'Ethics is key to survival of journalism in the future'
Dubai took a step forward to induce ethics in journalism as it hosted the Regional Ethical Journalism Initiative (EJI) yesterday by the International Federation of Journalists (IFJ) in collaboration with the UAE Journalists Association.
The event saw a large number of international journalists who spoke on the subject to a packed house. Held under the patronage of His Highness Sheikh Mohammed bin Rashid Al Maktoum, Vice-President and Prime Minister of UAE and Ruler of Dubai, it was sponsored by Dubai Press Club and Dubai Department of Tourism and Commerce Marketing.
The two-day event includes heads of journalists associations and syndicates, editor-in-chiefs, industry experts and media personalities from Arab countries, West Asia and Africa sharing their views on the subject in five different sessions. Representatives of journalistic associations from 20 different countries are at the event.
Highlighting the objective of such an event, Head of the UAE Journalists Association Mohammed Youssef announced the support of the association stating "we are not above accountability".
By stating his support to such an initiative, he conveyed that the entire journalistic community of the country is behind such an effort, but "we do not forget our responsibility, that's an essential part of our jobs".
Yousef highlighted the role of charters of honour approved by press societies on themselves as a fence that protects the society and its rights and gives the press its monitoring right in the society to complement the role of executive, legislative and judicial authorities in any society.
The strength and safety of the press in any society is the responsibility of all the press institutions that includes journalists, investors or workers of the media institutes. And this obliges journalists to observe professional criteria imposed by the honour charters as well as enlightening laws and legislations that ensure all rights in the society, primarily the right to free press expression.
Among the host of topics that were discussed on the first day of the event included editorial independence, media responsibility, the building of democracy through truth, challenges to pluralism and diversity and ethics at times of war.
Speakers who shared their opinion on the first day included Paul Gillespie foreign editor of The Irish Times, Bettina Peters; Aidan White IFJ General Secretary; Zafar Abbas of the daily newspaper Dawn; Dr Hussein Amin, chair of the Department of Journalism and Mass Communication at the American University in Cairo; Habib Al Sayegh, consultant at Al Khaleej newspaper; Bettina Peters, Director of the Global Forum for Media Development in Belgium; Moayyad Al Lami, Head of the Iraqi Journalists Union; Mogens Blicher Bjerregaard, President the Danish Union of Journalists; Abdul Hamid Ahmed, Editor-in-Chief of Gulf News along with Mufid Al Jazairi, Samia Nakhoul, Sakher Abu El Oun and Abdulla Al Awady.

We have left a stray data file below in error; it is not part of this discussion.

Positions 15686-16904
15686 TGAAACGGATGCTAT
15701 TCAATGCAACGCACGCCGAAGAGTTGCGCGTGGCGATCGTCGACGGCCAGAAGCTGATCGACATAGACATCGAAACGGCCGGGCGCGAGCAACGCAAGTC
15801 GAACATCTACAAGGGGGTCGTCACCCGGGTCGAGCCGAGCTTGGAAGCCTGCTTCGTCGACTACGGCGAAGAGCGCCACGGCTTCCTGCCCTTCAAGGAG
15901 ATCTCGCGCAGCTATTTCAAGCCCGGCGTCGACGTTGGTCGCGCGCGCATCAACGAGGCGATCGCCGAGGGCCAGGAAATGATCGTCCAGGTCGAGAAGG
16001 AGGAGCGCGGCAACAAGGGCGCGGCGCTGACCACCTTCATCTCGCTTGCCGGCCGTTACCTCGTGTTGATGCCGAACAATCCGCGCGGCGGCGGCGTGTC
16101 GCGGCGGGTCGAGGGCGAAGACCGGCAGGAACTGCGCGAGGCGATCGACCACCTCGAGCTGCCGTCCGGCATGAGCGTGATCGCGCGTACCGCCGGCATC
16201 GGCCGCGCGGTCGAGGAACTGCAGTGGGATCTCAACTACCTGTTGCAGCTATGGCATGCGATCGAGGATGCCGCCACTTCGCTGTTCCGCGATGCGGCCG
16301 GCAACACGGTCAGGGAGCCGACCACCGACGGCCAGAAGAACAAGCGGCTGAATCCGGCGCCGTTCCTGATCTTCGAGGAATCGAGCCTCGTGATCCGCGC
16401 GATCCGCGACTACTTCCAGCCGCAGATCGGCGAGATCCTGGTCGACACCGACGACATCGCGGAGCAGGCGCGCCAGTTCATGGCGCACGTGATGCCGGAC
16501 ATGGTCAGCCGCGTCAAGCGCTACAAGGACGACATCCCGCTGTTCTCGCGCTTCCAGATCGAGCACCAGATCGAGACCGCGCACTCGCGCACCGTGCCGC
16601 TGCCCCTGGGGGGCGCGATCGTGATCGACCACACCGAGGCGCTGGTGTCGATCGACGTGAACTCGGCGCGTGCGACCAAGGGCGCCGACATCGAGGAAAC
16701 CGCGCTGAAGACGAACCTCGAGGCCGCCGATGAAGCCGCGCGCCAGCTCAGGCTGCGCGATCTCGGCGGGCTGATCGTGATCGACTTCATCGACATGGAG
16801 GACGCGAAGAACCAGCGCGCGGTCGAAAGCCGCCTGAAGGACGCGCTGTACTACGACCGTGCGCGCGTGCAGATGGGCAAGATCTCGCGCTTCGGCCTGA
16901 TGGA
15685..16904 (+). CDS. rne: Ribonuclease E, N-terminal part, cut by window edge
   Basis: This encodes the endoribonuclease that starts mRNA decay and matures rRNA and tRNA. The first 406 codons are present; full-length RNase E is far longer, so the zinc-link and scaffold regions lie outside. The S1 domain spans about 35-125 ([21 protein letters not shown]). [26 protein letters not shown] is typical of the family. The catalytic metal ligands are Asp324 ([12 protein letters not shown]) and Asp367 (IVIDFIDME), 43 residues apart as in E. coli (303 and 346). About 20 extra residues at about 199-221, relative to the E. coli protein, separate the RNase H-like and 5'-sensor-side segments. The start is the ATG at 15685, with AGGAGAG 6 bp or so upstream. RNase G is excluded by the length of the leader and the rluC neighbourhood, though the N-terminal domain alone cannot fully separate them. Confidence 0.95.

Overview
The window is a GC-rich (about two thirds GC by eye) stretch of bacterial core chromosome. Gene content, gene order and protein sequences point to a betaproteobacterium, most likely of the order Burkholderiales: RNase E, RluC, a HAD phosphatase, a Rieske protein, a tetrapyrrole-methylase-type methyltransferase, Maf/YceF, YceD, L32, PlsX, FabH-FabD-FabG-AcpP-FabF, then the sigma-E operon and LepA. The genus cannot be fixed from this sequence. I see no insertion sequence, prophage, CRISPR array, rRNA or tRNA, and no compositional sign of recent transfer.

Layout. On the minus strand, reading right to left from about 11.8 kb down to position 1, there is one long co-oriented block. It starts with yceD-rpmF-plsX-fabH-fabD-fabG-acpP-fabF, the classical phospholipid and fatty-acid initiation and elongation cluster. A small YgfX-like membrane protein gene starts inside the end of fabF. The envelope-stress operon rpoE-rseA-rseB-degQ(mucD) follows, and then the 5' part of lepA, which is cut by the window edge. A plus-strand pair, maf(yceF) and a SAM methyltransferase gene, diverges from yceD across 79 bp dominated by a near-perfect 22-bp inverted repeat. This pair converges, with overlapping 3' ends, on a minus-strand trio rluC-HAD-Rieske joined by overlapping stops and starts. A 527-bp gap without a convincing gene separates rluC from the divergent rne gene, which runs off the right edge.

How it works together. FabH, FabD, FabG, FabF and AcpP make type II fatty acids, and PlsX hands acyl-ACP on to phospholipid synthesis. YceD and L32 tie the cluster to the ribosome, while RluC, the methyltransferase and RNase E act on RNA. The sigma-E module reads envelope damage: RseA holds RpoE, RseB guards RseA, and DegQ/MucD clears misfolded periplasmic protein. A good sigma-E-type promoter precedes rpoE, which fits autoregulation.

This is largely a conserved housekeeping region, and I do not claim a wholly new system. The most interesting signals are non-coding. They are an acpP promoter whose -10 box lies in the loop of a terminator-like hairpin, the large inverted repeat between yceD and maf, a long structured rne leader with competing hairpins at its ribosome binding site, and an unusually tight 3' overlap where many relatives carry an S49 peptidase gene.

Gillespie of The Irish Times highlighted the importance of professional ethics and welcomed the initiative. He said the press should practice a role of raising awareness and contributing to the advancement of the society.
International Federation of Journalists' General-Secretary, Aidan White, said the conference comes at decisive phase of the history of press in the world, especially in the Arab World and West Asia where wars, social conflict and racial bigotry still generate internal conflicts. Gillespie said the press can build bridges to change the world but it will not succeed unless there is enough space for the establishment of an independent professional media activity. Governments have to free their people and allow sufficient space for thinking and strongly expressing themselves, he said.
The seminar will continue forum discussions and speeches by international guests on building peace, combating corruption as well as the process of laying the foundations for accountable media. Dubai is the first Arab city to host the event, which will be concluded with the launch of the regional initiative as well as the setting up of a permanent follow-up commission.
The initiative is focused on promoting national, regional and global inter-media dialogue as an essential part of strategies for peace-building and development.
The EJI is launched as journalism adjusts to profound internal changes and as media face the challenge of reporting in an increasingly polarised world, characterised by extremism in religion and culture, public mistrust of traditional politics, and rising anxiety among communities about their future and their relations with their neighbours.
The initiative was adopted by the IFJ at its World Congress in Moscow in 2007 and it has been the centrepiece of meetings of media professionals in Europe, the Middle East and Indonesia and was formally launched by the IFJ at the Global Inter-Media Dialogue in Bali in 2008.
The EJI puts ethical conduct back on the media agenda. At a time of dramatic change in the information landscape it strengthens democratic values through promotion of media quality and ethical journalism.
The EJI takes up this challenge and raises awareness of how informed, accurate journalism and reporting in context helps create mutual understanding in the face of division, whether defined by language, culture, ethnicity or religious belief and strengthens democracy.
Summing up yesterday's event, Gillespie stressed that ethics is not a marginal thing in the future of journalism but rather it is the key for its survival. (With inputs from agencies)
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